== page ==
Nonosmotic Effects of Polyethylene Glycols upon Sodium Transport and Sodium-Potassium Selectivity by Rice Roots

Yeo, Anthony R and Flowers, Timothy J (1984) Nonosmotic Effects of Polyethylene Glycols upon Sodium Transport and Sodium-Potassium Selectivity by Rice Roots. Plant Physiology, 75 (2). pp. 298-303. ISSN 0032-0889

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Addition of polyethylene glycol (PEG) as an osmotic agent (at −230 kilopascals) dramatically lessened the toxicity of NaCl (at 50 moles per cubic meter) to rice (Oryza sativa L.) seedlings. This was explained by a reduction in the uptake of NaCl. This reduction was much greater than could be accounted for by the lowered transpiration rate resulting from the solute potential changes due to the PEG.

Low concentrations of PEG (−33 kilopascals and less) had no effect upon transpiration rate but reduced sodium uptake (from 10-50 moles per cubic meter NaCl) by up to 80%. PEG (at −33 kilopascals) also reduced chloride uptake but had no effect upon the uptake of potassium from low (0.5-2.0 moles per cubic meter) external concentrations. However, the increased uptake of potassium occurring between 2 and 10 moles per cubic meter external concentration was abolished by PEG. Similar concentrations of mannitol had no effect upon sodium uptake in rice. PEG, in similar conditions, had much less effect upon sodium uptake by the more salt-resistant species, barley.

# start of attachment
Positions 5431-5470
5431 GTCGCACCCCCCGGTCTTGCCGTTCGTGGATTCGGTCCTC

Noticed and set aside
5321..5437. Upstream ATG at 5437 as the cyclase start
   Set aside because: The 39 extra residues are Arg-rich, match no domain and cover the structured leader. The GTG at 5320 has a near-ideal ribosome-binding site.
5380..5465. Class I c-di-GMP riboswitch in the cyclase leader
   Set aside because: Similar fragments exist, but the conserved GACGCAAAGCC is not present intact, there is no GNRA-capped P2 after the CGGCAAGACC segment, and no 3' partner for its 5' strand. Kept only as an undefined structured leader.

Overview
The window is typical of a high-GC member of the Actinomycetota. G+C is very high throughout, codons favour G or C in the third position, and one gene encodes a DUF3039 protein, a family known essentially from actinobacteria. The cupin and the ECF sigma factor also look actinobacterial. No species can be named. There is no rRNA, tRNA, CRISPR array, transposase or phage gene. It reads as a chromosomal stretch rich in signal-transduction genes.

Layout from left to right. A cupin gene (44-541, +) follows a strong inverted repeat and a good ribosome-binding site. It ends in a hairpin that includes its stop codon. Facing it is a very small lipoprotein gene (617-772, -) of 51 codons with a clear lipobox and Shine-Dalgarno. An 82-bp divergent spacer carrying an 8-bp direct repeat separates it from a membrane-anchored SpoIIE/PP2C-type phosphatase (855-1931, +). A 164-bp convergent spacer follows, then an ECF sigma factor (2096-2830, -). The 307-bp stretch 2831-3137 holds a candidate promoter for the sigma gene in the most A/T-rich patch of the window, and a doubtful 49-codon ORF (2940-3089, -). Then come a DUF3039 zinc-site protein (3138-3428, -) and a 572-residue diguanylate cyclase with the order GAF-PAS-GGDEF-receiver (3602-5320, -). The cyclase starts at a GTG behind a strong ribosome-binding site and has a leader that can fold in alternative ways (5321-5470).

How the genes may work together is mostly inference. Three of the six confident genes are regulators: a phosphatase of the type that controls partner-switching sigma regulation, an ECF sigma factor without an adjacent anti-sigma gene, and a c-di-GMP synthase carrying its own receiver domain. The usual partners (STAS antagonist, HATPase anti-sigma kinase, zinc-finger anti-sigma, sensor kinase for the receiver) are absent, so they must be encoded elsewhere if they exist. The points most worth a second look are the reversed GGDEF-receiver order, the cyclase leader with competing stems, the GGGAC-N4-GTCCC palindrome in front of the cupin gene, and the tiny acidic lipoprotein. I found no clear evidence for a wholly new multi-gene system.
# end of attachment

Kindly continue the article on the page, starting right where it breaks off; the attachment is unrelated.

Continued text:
22Na studies showed that PEG reduced the transport of sodium from root to shoot, but had a long half time for maximal effect (several days).

14C-labeled PEG was shown to bind to microsomal membranes isolated from rice roots; it is suggested that this is due to multipoint attachment of the complex ions of PEG which exist in aqueous solutions. It is argued that this reduces passive membrane permeability, which accounts for the large effect of PEG on sodium influx in rice and the different effects on sodium influx and (carrier-dependent) potassium influx.

Item Type: Article
Additional Information: Times Cited: 29 Yeo, ar flowers, tj
Schools and Departments: School of Life Sciences > Evolution, Behaviour and Environment
Subjects: Q Science
Depositing User: Catrina Hey
Date Deposited: 08 May 2012 14:04
Last Modified: 08 May 2012 14:04
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